“The I&M program wanted to see the effects of fire to the Lemhi penstemon, because fire would most likely reduce competing sage and grass.” Brad Harris, fuels specialist for Glacier National Park
Prescribed Fire Maintains Cultural Landscape, Sensitive Plant at Big Hole National Battlefield
Although maintaining the cultural landscape was the primary goal for a prescribed fire at Big Hole National Battlefield in Montana in September 2014, the 15-acre burn may be significant for several reasons. The intent of the first broadcast burn at the battlefield since 1997 was to mimic the historic role of fire on the mountain slope while improving the vigor of the native vegetation.
Originally, fire managers planned to burn in the spring, when they could target grasses and sagebrush while taking advantage of the snow above the project area on Battle Mountain to control the burn. That plan changed after Big Hole Superintendent Steve Black brought Fire Ecologist Dennis Divoky together with Ecologist Tom Rodhouse from the Pacific West Region’s Upper Columbia Basin Network Inventory and Monitoring (I&M) Program. Rodhouse was interested in burning to benefit the Lehmi penstemon, a relatively rare native plant that grows in only six areas in southwest Montana. Big Hole’s population is one of the larger remaining populations. It is believed that in the absence of fire on the mountain slope, grass and sage can crowd the sensitive penstemon.
“The I&M program wanted to see the effects of fire to the Lemhi penstemon, because fire would most likely reduce competing sage and grass,” said Brad Harris, fuels specialist for Glacier National Park’s fire program, which provides fire management support to Big Hole National Battlefield. “They asked if we could burn in the fall when the plant was going into dormancy.” Harris added that the ecologists had surveyed the mountain slope quite extensively for the penstemon. “They wanted us to burn smaller blocks instead of burning the entire 150-acre slope all at once in order to study the results of the initial burn(s)”. The project is now divided into four burn blocks.
On September 13, 2014, conditions and funding aligned for fire managers to ignite the first 15-acre unit on the south end of the mountain slope, known as Howitzer Hill. A replica of the howitzer used in the 1877 battle is positioned just above the burn block. Next year, the plan is to move to the 40-acre unit on the north end of the project while the I&M group studies the results of this first burn. The northern slope is known as the Horse Pasture due to its early use by the Nez Perce, who routinely burned off the slope in late summer.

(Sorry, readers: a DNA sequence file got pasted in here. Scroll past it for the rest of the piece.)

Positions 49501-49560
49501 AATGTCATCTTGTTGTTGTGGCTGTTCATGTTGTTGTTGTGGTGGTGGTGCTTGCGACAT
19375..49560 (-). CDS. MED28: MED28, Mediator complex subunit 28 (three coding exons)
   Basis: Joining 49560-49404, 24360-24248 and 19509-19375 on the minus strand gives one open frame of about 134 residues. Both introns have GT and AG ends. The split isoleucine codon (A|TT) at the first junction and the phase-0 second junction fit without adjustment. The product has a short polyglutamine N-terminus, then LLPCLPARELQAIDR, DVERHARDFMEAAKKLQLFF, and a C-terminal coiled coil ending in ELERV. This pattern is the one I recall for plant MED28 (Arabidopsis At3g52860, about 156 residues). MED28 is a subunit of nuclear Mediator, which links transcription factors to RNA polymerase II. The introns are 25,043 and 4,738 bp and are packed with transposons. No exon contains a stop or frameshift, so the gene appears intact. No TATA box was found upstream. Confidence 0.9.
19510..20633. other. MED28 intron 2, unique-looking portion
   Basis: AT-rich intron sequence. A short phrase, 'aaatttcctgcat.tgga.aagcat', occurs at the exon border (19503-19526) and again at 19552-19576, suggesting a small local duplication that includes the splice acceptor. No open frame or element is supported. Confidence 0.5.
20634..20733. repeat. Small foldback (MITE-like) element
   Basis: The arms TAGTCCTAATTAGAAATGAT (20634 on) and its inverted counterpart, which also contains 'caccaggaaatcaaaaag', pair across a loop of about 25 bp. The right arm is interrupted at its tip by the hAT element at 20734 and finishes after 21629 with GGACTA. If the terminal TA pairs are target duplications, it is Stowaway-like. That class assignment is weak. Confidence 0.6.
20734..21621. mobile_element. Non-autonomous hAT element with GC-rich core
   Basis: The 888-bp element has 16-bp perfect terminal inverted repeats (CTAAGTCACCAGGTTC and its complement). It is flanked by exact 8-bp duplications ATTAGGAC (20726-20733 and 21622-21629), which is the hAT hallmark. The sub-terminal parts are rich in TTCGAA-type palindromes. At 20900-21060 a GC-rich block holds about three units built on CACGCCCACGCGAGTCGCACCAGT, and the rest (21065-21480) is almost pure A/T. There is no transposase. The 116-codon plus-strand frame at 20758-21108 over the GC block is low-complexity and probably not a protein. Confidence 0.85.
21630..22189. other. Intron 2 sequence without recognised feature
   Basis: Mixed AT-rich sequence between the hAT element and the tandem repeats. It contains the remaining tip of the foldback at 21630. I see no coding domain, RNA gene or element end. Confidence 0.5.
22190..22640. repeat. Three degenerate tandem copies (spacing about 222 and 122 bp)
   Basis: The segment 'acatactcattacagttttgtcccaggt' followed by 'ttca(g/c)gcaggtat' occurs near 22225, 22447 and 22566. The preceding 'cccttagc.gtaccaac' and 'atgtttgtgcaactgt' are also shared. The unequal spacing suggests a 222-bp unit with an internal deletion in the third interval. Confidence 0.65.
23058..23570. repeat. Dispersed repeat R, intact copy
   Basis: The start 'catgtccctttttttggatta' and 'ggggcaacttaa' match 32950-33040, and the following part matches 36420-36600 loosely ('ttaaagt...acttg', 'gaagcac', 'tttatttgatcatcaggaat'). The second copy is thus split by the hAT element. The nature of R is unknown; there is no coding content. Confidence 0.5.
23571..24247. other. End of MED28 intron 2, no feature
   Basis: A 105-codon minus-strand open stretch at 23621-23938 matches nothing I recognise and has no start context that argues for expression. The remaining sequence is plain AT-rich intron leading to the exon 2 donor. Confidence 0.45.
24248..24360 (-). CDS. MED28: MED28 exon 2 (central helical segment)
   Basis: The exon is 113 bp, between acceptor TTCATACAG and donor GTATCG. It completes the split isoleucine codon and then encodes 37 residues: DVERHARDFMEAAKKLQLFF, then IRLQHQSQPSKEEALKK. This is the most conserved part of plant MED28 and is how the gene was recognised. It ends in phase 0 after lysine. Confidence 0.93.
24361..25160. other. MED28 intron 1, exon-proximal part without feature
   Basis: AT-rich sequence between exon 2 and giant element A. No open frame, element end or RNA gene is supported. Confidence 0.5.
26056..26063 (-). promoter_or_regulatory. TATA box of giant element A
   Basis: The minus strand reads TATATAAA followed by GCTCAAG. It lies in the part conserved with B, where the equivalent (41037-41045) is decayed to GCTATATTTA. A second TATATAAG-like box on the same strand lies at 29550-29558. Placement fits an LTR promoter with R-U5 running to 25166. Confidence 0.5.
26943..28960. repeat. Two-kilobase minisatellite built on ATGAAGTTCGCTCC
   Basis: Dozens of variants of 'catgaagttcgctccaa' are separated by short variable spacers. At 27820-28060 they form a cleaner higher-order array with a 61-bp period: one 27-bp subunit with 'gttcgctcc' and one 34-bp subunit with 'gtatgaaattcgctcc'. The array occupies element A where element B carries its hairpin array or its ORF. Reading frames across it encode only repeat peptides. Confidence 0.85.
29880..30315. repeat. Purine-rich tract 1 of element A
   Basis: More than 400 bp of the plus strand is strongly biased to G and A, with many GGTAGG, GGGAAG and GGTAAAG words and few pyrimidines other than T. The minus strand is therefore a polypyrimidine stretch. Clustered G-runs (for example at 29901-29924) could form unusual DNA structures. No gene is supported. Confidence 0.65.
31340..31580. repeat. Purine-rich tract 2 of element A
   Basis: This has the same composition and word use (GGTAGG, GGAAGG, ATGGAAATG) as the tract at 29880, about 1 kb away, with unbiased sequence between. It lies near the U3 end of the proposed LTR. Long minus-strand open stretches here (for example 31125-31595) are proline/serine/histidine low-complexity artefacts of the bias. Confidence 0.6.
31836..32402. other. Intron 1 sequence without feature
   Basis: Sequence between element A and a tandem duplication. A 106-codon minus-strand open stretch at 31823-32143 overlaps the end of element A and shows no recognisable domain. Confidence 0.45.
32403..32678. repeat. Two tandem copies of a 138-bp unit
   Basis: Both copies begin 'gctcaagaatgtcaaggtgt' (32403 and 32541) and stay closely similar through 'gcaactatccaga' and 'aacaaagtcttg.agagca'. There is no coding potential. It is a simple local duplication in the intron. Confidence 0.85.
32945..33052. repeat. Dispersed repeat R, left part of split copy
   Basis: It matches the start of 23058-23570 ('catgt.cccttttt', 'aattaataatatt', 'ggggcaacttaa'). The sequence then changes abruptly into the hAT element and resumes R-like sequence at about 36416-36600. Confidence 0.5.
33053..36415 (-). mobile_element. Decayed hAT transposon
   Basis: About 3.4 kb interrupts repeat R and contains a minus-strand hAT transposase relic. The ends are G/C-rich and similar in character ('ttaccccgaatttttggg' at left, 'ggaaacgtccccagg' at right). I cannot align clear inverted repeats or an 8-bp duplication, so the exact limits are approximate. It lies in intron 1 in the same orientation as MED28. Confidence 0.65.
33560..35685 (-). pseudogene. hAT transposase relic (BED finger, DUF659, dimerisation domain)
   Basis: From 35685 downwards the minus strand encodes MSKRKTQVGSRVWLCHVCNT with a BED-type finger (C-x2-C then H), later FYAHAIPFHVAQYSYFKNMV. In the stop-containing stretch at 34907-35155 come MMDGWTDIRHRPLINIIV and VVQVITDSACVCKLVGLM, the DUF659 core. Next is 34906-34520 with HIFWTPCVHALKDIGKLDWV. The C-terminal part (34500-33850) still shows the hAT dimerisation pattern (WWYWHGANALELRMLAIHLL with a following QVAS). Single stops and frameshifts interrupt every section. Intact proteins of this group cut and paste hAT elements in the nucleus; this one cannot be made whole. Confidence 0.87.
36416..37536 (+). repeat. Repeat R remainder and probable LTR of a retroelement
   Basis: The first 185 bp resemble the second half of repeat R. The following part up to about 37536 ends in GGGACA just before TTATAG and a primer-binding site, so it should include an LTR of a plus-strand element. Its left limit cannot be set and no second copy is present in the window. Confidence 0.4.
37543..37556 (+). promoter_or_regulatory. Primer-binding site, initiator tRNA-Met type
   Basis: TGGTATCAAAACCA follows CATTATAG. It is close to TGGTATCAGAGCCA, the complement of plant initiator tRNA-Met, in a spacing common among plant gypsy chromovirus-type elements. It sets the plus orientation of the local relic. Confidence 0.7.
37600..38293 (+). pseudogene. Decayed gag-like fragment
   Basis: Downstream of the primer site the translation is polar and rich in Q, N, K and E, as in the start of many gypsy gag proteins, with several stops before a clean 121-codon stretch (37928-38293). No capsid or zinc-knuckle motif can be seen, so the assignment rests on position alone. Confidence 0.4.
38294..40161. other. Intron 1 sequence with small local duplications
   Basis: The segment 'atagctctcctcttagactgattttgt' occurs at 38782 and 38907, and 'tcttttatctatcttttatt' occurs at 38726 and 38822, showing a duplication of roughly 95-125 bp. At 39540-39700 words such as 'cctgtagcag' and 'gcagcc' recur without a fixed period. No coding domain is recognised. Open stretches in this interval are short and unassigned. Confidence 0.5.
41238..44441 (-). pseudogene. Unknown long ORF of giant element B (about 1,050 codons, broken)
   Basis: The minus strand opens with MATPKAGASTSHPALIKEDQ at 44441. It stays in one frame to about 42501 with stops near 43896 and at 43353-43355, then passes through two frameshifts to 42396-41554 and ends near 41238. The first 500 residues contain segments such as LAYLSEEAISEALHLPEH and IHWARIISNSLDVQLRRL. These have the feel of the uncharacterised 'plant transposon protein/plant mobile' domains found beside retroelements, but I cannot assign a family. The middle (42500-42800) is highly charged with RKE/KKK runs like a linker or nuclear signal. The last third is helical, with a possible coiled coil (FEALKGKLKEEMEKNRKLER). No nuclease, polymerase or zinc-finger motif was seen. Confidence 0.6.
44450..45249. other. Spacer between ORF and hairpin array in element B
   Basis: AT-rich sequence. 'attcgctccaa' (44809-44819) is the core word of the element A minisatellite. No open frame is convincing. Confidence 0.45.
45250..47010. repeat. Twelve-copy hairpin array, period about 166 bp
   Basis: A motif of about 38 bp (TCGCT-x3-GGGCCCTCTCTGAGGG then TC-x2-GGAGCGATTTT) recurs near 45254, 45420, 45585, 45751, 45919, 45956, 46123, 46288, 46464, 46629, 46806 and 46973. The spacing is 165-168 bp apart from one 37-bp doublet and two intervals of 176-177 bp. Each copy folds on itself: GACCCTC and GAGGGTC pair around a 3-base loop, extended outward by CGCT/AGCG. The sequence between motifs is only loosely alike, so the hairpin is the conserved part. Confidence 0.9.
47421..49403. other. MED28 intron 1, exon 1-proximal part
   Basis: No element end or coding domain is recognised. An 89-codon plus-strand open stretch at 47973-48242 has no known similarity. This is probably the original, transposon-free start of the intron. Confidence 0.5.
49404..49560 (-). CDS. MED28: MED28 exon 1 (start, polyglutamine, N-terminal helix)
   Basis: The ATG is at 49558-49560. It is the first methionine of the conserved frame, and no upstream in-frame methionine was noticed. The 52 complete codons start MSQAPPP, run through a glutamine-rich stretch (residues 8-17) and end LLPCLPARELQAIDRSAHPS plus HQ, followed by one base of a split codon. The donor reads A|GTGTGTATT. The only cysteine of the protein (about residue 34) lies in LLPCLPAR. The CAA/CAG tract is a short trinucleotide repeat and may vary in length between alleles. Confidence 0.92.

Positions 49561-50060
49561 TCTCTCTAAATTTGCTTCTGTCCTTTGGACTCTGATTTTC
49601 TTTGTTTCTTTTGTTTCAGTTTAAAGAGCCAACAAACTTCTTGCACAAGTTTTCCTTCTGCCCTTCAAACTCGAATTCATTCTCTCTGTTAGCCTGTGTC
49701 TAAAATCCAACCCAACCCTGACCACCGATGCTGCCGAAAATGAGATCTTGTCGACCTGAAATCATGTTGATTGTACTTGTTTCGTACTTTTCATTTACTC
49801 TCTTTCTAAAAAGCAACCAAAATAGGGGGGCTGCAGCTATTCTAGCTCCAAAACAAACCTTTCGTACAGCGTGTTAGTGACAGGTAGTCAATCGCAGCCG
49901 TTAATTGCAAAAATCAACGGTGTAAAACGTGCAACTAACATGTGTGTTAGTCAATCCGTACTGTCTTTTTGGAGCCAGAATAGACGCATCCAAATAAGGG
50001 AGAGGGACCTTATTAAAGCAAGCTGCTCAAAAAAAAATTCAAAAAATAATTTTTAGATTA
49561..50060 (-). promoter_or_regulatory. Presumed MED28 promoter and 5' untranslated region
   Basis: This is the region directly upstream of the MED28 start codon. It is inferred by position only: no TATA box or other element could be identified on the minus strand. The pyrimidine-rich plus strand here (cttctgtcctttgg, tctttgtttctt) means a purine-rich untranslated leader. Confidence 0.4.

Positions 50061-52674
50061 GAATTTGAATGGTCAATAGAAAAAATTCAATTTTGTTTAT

The prescribed fire was not just an inter-regional effort by the NPS, but also required interagency cooperation. The Beaverhead-Deerlodge National Forest supplied three engine crews and twelve firefighters from the Anaconda Job Corps crew sponsored by the forest. Firefighters placed a pump in the river and plumbed the entire perimeter of the unit. The burn next year will be more challenging, because they will need a helicopter to deliver pumps, tanks, and hose to inaccessible areas of the horse pasture unit.
“It was a great experience for the Anaconda crew to be on a prescribed fire, which was their first,” Harris said. “They were the holding crew responsible for the hose lay up the hill and around three flanks of the burn. I think they learned a lot about management-ignited fire, and they did a good job. We’d like to build on that relationship in the future by continuing to use that crew for the rest of this burn project, as well as for other burn projects at the Battlefield and our other small area park--Grant-Kohrs Ranch National Historic Site.”
Contact: Brad Harris, Glacier National Park Fuels Specialist
Email: e-mail us
Phone: (406) 888-7811